As Charter Communications Inc campaigns for investor support for its $37.3 billion bid for Time Warner Cable Inc, Charter CEO Tom Rutledge and his turnaround skills are front and center of that effort. But Rutledge’s track record as COO of Cablevision Systems Corp. from 2004 to 2011 shows that he may not be quite the miracle worker that allies like to portray him as.
No 1 cable provider Comcast, in its talks with Charter about a possible deal to acquire parts of Time Warner Cable, would be interested in an agreement that gives Comcast the New York market and parts of New England, a person familiar with the matter said on Friday.
Comcast Corp. has added Barclays Plc as an adviser as it evaluates a potential deal for Time Warner Cable Inc, according to people familiar with the matter. Comcast, the top U.S. cable company, hired Barclays late last year to review its deal options, along with JPMorgan Chase & Co., which it had earlier tapped for advice, the people said.
Charter Communications reached out to Comcast Corp. yesterday about teaming up to buy Time Warner Cable, after the larger rival rejected its $37.3 billion takeover bid, according to people familiar with the matter. Charter approached Comcast on Wednesday to discuss carving up the second-largest U.S. cable company’s systems and subscribers.
Executives with Charter Communications, which has 4.2 million video customers, argued that its $38 billion offer for Time Warner Cable is urgently needed because TWC is rapidly losing customers for key services such as video, voice and even Internet.
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Time Warner Cable’s board rejected the $62 billion offer as “grossly inadequate.” Time Warner Cable CEO Rob Marcus said: “In essence, these guys are just trying to get a premium asset at a bargain basement price. This makes the job of fending it off rather straightforward. Our shareholders will see it as what it is, an attempt to steal the company.”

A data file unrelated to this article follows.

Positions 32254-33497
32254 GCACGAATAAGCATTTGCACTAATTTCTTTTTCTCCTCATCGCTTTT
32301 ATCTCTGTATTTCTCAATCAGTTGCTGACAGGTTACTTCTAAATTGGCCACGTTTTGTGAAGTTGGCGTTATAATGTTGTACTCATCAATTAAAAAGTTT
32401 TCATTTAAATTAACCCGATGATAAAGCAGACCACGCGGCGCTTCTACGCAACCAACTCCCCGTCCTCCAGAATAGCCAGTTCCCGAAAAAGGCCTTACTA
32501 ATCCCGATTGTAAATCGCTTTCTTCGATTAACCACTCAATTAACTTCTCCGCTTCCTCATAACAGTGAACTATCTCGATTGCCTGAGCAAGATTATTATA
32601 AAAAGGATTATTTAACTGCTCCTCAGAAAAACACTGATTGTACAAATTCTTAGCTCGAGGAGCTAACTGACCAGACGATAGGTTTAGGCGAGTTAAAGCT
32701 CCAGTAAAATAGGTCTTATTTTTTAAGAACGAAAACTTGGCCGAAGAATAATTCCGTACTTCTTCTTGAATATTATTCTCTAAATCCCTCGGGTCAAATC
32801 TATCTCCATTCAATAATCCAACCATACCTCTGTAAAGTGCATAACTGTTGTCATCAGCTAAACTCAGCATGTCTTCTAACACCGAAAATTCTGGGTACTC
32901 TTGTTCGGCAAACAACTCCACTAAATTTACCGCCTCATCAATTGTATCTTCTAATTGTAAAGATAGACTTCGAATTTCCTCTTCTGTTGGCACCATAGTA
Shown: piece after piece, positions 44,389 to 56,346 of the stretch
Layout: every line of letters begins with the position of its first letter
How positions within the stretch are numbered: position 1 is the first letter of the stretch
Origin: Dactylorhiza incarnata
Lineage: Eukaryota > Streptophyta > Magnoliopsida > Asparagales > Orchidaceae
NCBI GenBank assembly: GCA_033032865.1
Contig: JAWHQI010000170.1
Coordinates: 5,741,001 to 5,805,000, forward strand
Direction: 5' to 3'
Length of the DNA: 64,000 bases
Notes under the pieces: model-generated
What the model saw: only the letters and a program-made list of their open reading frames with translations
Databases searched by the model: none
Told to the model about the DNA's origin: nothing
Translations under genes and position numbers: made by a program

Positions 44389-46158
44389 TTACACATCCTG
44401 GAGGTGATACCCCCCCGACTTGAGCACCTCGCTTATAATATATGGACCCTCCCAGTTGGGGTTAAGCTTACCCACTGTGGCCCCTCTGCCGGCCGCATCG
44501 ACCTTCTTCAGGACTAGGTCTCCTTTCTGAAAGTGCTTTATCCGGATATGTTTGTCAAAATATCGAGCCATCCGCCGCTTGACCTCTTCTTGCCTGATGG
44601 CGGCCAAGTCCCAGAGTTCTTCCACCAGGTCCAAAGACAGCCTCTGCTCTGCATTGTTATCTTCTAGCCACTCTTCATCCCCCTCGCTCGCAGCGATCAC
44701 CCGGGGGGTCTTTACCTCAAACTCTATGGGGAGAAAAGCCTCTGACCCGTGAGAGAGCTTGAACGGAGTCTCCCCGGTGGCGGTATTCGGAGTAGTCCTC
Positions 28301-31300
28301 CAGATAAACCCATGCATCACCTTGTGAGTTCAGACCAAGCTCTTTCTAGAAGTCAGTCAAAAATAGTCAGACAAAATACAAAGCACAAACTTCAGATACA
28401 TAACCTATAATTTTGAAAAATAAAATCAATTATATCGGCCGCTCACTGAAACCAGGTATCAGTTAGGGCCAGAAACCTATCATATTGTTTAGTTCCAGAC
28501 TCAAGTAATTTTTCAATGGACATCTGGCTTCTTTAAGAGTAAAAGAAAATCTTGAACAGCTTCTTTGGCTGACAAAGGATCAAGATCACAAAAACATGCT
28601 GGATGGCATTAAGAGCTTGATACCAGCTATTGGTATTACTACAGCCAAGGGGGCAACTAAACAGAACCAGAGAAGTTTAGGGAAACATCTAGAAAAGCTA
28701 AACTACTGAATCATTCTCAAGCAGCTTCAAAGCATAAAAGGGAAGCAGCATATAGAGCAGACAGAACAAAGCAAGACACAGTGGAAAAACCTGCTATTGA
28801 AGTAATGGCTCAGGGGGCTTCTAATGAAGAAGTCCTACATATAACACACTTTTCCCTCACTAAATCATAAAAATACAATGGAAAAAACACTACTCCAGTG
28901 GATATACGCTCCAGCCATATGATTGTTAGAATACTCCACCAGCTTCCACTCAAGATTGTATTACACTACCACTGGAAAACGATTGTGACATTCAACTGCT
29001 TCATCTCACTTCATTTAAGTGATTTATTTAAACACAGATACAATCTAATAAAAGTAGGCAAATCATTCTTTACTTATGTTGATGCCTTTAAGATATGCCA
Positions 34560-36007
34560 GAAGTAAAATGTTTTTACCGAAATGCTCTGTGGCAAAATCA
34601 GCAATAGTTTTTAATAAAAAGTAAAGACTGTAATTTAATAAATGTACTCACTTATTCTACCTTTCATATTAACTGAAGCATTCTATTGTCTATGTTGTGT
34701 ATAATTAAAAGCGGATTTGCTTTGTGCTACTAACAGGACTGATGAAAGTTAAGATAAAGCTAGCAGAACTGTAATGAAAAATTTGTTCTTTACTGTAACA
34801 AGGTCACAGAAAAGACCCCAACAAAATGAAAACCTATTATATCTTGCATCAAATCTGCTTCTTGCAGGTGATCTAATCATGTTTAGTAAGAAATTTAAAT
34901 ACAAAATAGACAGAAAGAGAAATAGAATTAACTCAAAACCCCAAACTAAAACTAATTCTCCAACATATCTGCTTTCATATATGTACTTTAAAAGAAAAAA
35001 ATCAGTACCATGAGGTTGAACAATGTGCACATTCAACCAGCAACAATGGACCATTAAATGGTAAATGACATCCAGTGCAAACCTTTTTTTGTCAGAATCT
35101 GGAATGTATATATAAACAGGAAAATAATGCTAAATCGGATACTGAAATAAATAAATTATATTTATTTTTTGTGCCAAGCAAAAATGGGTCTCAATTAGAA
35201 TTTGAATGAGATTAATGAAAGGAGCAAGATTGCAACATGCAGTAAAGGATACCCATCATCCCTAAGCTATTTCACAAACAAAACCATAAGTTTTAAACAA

Charter Communications Inc. offered to buy Time Warner Cable Inc. for about $132.50 a share, valuing the second-largest U.S. cable provider at more than $61 billion, including debt. The proposal includes about $83 cash per share and about $49.50 in Charter stock, Tom Rutledge, Charter’s CEO, said in an interview. The offer is the third-largest for any global company since 2009, according to Bloomberg data.
“With these agreements and cable partnerships our stations will continue to serve our viewers with the best news and entertainment programming in our markets,” said the group’s CEO Elizabeth Murphy Burns.
The deal includes “expansive” TV Everywhere rights. Also new for Time Warner Cable customers: The availability of Epix.